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Title VII of the 1964 Civil Rights Act may have outlawed sex discrimination, but it did not address the sexual harassment of women in the workplace - behavior that courts did not deem illegal until well into the era of the modern civil rights and women's movements. Mechelle Vinson's lawsuit against her employer, Meritor Savings Bank v. Vinson (1986), changed all of that.
Adopting the legal theory pioneered by feminist Catharine MacKinnon that sexual harassment was indeed discriminatory, the Supreme Court's opinion, authored by one of the most conservative justices, brought the problem of sexual harassment into the spotlight and placed power relations between men and women at work squarely on the public agenda.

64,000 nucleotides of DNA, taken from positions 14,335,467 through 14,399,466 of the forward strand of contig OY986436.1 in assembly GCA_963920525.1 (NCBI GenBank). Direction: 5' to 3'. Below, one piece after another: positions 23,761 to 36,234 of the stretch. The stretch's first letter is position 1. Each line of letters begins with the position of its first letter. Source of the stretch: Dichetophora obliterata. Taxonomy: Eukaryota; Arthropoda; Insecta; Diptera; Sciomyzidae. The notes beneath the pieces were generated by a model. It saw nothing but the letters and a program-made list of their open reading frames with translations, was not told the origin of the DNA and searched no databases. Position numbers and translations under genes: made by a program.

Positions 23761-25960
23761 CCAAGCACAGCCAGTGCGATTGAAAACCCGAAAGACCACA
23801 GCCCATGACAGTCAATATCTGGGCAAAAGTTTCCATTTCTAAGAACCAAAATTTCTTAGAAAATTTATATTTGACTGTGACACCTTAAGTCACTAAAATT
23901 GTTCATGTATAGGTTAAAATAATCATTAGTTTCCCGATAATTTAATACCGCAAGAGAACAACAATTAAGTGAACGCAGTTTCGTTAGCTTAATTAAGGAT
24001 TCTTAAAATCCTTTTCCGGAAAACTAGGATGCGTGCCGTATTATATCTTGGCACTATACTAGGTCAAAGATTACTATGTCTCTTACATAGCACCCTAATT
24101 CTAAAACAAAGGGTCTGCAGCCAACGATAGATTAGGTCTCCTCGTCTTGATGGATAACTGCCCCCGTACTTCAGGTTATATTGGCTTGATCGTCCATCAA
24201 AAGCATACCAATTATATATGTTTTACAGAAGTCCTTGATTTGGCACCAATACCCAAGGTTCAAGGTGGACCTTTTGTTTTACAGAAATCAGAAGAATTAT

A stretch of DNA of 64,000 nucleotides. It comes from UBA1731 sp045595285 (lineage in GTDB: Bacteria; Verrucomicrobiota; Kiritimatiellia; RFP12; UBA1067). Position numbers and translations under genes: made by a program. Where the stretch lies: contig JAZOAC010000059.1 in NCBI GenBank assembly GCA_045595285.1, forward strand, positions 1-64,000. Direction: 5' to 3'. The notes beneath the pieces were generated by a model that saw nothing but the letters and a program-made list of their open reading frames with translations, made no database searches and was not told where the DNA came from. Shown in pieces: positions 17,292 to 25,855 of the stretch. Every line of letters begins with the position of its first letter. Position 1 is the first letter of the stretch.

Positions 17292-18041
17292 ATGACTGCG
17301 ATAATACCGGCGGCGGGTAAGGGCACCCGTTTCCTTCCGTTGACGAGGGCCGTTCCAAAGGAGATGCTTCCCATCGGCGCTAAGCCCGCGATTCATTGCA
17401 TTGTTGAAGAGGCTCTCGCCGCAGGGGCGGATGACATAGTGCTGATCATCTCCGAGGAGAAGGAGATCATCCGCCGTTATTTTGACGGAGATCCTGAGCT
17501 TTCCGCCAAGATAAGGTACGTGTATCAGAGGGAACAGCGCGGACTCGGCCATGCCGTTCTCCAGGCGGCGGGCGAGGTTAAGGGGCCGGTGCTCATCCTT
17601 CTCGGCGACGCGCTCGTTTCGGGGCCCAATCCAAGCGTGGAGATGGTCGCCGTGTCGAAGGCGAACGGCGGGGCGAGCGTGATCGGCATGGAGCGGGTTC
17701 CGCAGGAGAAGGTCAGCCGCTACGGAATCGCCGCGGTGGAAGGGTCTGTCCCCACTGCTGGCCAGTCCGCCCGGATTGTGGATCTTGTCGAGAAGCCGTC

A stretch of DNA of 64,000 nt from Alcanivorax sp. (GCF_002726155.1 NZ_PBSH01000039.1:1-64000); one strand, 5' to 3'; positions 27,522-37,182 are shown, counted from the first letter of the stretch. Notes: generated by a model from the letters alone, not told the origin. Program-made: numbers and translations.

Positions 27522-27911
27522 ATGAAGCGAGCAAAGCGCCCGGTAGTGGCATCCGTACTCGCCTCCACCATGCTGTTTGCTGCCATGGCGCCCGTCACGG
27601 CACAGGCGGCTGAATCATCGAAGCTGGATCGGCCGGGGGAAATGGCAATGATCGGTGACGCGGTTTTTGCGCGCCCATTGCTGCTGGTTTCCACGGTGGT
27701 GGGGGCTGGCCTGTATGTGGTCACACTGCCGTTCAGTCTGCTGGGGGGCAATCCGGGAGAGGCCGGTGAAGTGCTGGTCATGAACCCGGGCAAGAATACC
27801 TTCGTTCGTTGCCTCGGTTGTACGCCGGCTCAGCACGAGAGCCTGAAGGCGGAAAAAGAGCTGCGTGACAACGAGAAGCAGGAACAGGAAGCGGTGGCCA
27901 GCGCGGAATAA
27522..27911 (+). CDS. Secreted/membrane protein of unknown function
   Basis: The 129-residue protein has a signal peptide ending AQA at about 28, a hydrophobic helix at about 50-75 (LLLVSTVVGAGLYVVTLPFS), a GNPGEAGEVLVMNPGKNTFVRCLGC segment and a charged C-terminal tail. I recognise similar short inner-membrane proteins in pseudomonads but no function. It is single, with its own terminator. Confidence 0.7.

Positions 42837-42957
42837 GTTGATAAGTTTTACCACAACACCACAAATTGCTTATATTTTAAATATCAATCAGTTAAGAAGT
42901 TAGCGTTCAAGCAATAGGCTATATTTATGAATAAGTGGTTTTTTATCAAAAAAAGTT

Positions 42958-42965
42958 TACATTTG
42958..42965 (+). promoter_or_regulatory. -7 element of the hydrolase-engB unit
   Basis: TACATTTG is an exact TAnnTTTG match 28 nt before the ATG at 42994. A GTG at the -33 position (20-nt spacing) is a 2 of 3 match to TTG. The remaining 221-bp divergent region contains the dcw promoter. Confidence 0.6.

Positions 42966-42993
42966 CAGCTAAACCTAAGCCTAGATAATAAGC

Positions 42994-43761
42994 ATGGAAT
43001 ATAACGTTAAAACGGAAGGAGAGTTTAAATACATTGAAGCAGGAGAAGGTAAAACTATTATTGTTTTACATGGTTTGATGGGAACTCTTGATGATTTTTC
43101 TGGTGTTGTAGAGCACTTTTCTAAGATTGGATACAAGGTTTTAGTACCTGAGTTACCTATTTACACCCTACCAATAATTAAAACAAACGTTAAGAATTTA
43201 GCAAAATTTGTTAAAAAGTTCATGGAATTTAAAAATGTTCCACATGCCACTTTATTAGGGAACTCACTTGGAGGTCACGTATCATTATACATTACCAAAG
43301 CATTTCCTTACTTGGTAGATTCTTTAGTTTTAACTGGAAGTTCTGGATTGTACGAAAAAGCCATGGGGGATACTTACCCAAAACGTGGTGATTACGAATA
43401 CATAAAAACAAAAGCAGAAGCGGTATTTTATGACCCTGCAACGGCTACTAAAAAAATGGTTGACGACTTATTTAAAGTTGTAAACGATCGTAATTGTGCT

Plaintiff Vinson claimed that she had submitted to the unwanted sexual advances of her supervisor in order to hold onto her job. Although her supervisor denied her charges and the bank he worked for disavowed any knowledge of misbehavior, her suit finally reached the Supreme Court after six years of litigation, where a unanimous Court determined that the creation of a ""hostile work environment"" through sexual harassment was a form of sex discrimination.